We take a look back at one of podcasts from our archives (2013) in which we look at five of the most memorable finals to have taken place at Wembley Stadium in my lifetime. You can listen to the report by clicking on the link below, while vocabulary support (in bold) appears at the foot of the report.
Although there would be subsequent instances when teams from the second tier of English football managed to win the Cup against First Division sides (West Ham beating Arsenal in 1980 and Southampton defeating Manchester United in 1976), Sunderland’s victory in 1973 stands out as the greatest shock of them all. Leeds United were the holders of the Cup and one of the most dominant teams in English football at the time and were expected to sweep aside a Sunderland side that had finished mid-table in the Second Division. Two incidents dominated the game: first the underdogs Sunderland scored through an Ian Porterfield goal and then in the second half their keeper Jim Montgomery made an outstanding double save to thwart Leeds. A truly remarkable upset.
The 1981 final pitted Manchester City against Tottenham and was the first final to go to a replay in over a decade after the two teams played out a 1-1 draw at the first attempt. In that game Tottenham and Argentinian midfielder Ricky Villa had been substituted after a poor performance but in the replay he was back in the starting XI and he re-paid his manager’s faith by scoring one in the first half and then adding a second late on in the second. The winning goal has gone down as one of the greatest FA Cup winning goals of modern times after Villa dribbled past three (or was it four?) Manchester City players before slotting the ball home. Great days!
Liverpool had already won the league the week before and so were going for their first ever double. Ironically their opponents, city-rivals Everton, had finished runners-up in the league and so this was seen as a great chance for the Blues to put one over on Liverpool. They started the game well and took the lead with a well-struck Lineker goal but Liverpool hit back with three second half goals to give player-manager Kenny Dalglish an amazing end to his first season in charge.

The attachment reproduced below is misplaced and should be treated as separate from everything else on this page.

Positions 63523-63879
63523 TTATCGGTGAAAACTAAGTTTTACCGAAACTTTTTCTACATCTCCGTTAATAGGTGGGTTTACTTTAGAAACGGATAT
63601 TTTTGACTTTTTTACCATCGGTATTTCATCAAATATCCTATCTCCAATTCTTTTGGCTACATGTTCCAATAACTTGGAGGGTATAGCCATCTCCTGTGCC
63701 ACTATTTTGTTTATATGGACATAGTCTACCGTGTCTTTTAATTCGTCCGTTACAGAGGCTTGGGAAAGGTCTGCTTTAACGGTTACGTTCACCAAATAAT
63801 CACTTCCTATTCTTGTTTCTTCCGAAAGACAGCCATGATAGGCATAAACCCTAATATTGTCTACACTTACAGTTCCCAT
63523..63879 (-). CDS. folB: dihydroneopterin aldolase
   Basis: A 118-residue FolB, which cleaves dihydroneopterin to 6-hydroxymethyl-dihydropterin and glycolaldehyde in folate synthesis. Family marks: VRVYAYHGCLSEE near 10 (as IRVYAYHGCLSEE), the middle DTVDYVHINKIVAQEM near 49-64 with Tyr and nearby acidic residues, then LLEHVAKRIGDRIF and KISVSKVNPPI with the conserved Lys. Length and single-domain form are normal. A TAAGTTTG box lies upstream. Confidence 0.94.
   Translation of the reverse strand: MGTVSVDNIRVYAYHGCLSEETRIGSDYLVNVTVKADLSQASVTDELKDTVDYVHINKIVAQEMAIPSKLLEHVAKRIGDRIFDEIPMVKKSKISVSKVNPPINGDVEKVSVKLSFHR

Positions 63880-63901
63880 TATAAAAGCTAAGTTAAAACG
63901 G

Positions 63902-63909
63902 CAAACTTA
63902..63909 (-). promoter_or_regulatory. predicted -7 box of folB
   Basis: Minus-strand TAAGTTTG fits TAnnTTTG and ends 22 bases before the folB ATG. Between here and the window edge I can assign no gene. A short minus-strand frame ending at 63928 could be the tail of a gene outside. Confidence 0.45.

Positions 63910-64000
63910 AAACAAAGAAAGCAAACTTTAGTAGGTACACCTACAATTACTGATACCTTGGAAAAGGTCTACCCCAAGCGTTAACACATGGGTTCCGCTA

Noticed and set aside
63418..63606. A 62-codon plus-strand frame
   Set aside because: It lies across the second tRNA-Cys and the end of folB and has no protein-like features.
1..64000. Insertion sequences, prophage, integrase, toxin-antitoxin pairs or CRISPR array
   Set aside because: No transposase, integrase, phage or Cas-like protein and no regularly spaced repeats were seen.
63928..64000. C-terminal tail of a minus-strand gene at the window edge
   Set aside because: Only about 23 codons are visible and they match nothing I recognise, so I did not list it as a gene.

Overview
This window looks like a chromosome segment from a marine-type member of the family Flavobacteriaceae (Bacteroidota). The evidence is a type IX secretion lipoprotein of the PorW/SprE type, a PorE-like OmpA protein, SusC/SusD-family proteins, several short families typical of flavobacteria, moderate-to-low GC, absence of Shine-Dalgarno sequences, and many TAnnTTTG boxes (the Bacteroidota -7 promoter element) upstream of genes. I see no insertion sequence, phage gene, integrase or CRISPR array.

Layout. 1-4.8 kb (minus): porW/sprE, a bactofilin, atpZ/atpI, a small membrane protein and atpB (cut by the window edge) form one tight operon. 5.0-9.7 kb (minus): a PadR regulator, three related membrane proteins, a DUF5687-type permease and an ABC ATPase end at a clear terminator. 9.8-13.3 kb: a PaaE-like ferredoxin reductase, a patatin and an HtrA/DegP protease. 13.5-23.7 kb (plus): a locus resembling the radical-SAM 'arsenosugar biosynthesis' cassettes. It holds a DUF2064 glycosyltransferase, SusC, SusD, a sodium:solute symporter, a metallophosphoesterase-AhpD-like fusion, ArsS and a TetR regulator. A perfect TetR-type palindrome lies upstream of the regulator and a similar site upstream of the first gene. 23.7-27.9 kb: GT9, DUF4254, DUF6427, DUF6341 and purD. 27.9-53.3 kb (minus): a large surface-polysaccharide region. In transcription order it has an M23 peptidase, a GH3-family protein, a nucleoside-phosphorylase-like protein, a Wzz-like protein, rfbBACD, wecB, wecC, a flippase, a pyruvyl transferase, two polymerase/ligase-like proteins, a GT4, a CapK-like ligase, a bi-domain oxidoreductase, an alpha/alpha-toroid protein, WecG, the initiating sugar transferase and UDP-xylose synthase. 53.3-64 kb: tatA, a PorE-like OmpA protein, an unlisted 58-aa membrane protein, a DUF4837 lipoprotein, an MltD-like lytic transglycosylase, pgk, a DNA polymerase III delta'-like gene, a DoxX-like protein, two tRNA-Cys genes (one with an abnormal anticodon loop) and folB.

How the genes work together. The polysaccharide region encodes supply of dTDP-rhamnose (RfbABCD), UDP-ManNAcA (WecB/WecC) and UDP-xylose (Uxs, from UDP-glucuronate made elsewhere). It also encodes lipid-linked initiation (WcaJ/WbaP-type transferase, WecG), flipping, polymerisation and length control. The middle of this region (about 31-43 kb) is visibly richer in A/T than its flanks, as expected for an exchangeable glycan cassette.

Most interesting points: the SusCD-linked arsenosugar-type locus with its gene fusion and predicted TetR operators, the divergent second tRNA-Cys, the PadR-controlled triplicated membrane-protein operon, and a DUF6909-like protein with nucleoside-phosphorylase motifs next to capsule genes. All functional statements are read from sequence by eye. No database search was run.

Liverpool were looking to complete their second league and cup double and were odds-on favourites to do so after sweeping all before them in the 1987-88 league season. Wimbledon were not expected to stand in their way but in a game full of firsts the ‘Crazy Gang‘ managed to cause one of the biggest upsets in FA Cup history thanks to a Lawrie Sanchez goal in the first half. Liverpool were the first team to miss a penalty in the final after Wimbledon keeper Dave Beasant saved from John Aldridge, while Beasant also became the first ever keeper to lift the trophy as captain – the first ever trophy that the south-London club had won.
Apologies for mentioning another Spurs win but this game had it all. Paul Gascoigne was Tottenham’s talisman and had helped his side get to the final with amazing performances on the Road to Wembley. His final was to only last 15 minutes as he was carried off on a stretcher after a terrible tackle on Nottingham Forest’s Gary Charles. From the resulting free-kick Spurs found themselves one down but it was to get even worse as first they had a good goal disallowed for offside and then England striker Gary Lineker missed a penalty. It looked as if this would be Forest manager Brian Clough’s first ever Cup victory to cap a brilliant managerial career. But Spurs hit back and a Paul Stewart equaliser forced extra time before an own goal won it for the London side. More great days.
What was the best ever FA Cup final that you have seen? Let us know by posting a comment below.
- to sweep aside: Defeat easily
- to thwart: To stop or prevent from winning
- starting XI: The players who begin the match (11 players)
- re-payed his manager’s faith: He played well this time
- dribbled past: To go past, to beat a player
- slotting the ball home: To score
- to put one over on: To defeat, gain revenge
- odds-on favourites: Hot favourites; expected to win
- sweeping all before them: Winning everything
- Crazy Gang: The nickname for Wimbledon
- one down: Losing 0-1
- to cap: To finish off
DF: OK, that’s it for this short podcast – we hope you have enjoyed our look at some of the words and phrases from previous FA Cup finals and you can contact us by dropping us a line at: firstname.lastname@example.org. You can also check out languagecaster’s football glossary which has a huge selection of football vocabulary.
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